A proposed Arts and Innovation Center, which could possibly house museum and classroom space, along with some innovative education programs and arts-related retail space, could become a reality if the two entities can sign a memorandum of understanding. The elements were outlined in a concept paper, written by Dr. Michael Odell, associate vice president for sponsored research and director of federal relations at UT Tyler.
The city-owned Lindsey building constructed in 1955 at the corner of Elm Street and South Broadway Avenue is the venue under consideration for the possible Arts and Innovation Center. The building has been vacant since 1986, and was known as the Petroleum Building when it opened in 1956, according to information from the Smith County Historical Society. The building also housed the Hurwitz Man Shop.
Tentative plans call for the city to spend $2.5 million, in secured written pledges for required private capital funding, to renovate the first two floors of the eight-floor structure and bring the rest of the building up to current building codes. Renovation plans also include the exterior, elevator and mechanical systems, according to a draft copy of the memorandum dated May 15, 2012.
The city also will spend, according to the proposed outline, $50,000 per year in funding for operations from the seven percent hotel occupancy tax collections, which the city already has budgeted, City Manager Mark McDaniel said.
The University will lease the building for $4,166 per month for an initial term of 10 years.
“No taxpayer funds will be used. If we can’t get the private funding, the deal with UT Tyler is off,” McDaniel said.
Susan Guthrie, managing director of external relations for the city, said downtown’s Liberty Theater, which was renovated with $1.2 million in private funds, was a similar project.
The Tyler Morning Telegraph submitted a request to the city of Tyler under the Texas Public Information Act in September to obtain a draft copy of the memorandum of understanding, along with copies of engineering reports and other documents, such as the concept paper, generated between the city and UT Tyler.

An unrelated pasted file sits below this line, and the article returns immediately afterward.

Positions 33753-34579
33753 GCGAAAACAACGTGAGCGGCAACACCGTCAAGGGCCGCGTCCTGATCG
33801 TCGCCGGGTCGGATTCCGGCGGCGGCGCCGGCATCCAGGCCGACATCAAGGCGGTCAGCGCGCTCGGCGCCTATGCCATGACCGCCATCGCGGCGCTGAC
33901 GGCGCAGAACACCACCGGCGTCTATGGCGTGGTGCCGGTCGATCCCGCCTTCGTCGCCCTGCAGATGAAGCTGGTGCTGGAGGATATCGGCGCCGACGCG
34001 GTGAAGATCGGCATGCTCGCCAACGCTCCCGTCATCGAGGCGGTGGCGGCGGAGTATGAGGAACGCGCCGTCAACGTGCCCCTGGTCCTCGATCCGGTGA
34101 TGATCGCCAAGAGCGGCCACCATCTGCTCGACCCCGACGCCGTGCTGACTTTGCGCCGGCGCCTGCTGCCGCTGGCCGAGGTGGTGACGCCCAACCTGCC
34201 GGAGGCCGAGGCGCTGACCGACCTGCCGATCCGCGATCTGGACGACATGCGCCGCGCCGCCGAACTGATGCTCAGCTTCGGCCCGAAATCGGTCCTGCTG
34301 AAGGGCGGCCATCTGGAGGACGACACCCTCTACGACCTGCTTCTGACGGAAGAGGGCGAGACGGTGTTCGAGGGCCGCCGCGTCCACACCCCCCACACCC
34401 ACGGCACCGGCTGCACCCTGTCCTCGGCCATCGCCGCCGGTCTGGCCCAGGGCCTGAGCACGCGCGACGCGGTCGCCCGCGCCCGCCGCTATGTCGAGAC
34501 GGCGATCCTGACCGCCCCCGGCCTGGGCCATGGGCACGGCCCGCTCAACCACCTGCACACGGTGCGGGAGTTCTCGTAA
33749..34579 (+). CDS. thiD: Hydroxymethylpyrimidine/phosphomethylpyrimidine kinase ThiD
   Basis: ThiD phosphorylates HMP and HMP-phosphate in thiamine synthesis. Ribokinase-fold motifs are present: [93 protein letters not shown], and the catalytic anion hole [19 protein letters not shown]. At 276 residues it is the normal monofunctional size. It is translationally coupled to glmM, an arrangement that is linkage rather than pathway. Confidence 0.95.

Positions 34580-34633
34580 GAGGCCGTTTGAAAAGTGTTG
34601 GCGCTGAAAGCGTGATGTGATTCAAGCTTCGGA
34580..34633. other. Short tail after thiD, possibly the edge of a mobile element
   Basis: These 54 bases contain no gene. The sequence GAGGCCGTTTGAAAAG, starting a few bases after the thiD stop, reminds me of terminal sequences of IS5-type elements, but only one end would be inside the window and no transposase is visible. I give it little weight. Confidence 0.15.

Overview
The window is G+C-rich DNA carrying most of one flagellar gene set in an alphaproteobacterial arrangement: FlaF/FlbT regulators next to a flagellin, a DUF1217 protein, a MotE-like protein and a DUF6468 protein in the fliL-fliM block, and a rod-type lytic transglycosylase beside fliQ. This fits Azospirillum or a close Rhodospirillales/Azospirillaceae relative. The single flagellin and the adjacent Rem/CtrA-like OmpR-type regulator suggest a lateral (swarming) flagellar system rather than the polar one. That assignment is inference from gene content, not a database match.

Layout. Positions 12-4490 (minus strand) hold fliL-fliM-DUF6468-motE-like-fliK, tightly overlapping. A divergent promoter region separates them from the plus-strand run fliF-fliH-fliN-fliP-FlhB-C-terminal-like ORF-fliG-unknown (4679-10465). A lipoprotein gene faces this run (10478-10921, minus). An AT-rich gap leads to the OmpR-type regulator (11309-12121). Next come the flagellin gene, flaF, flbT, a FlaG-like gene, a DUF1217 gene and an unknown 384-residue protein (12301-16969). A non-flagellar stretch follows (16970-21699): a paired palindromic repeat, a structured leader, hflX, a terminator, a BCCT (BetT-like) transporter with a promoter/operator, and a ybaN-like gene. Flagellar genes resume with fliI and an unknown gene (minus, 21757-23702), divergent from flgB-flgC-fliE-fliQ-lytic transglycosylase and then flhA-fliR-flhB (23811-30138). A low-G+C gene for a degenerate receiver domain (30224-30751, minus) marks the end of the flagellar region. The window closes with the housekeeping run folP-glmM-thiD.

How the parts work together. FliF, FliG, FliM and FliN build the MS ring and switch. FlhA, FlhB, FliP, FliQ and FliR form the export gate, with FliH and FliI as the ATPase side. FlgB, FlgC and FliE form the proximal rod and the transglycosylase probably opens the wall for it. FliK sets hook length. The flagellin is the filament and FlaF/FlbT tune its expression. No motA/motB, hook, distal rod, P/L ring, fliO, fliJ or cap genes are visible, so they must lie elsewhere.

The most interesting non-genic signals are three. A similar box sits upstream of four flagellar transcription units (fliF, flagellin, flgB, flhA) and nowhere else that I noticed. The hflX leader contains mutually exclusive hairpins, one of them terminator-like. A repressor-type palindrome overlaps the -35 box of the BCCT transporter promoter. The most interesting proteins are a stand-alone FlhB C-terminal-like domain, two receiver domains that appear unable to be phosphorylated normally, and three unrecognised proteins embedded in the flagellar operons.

After a ruling from the Texas Attorney General’s Office that the information was subject to public disclosure, the city released it to the newspaper earlier this month.
City leaders are very cautious about any possible agreement with UT Tyler, and said that there is no timetable on plans to sign an MOU. But McDaniel expressed optimism during a recent interview that the two entities could come to a decision about the proposed Arts Center.
“We are encouraged and very positive about something coming together and we are working further on our goals of creating this,” McDaniel said. He added the University of Texas has several requirements and a process to work through before they give approval for an MOU to be signed with the city. The University’s Board of Regents also must approve any possible MOU, McDaniel said.
He stressed that the concept paper is only a list of possibilities for the Arts Center, and nothing has been decided.
Dr. Randall Powell, UT Tyler vice president for business affairs, said in a statement that the city and the University have discussed working together to “revitalize downtown Tyler and the role the Ingenuity Center might play in such efforts.”
According to the MOU, the University may terminate the agreement without further option if the city does not secure the necessary private funding.
The first two floors of the Lindsey building will be dedicated to public museum and art programming and the city will appoint an advisory board to provide guidance and recommendations for this programming, according to information received from the city.
An Arts and Innovation Center would fit in with the goal of Tyler 21 and the city’s Industry and Growth Initiative, which includes a downtown master plan that provides recommendations to create a downtown business, arts and culture district, according to the concept paper.
“To have a vibrant downtown, a university presence downtown is one of the strategies,” McDaniel said. “A citizen advisory board would give advice about what to include,” he said.
Tyler 21, which was adopted in 2007, was created based on a scientific survey of Tyler residents, Ms. Guthrie said. Among the top 10 issues important to residents is creating a robust and vibrant downtown, she said.
The city and UT Tyler began talking about a possible partnership in the spring, he said. The Tyler Economic Development Council also wants to attract a vibrant downtown, Ms. Guthrie said.
The possible creation of an Arts and Innovation Center downtown will have no effect on plans for a proposed meeting and conference center in Tyler, with a privately-owned full-service hotel, McDaniel said. He added that the city is working toward the creation of a conference center, and that two-thirds of the funding for that project would come from private sources and one-third of that funding would come from the city.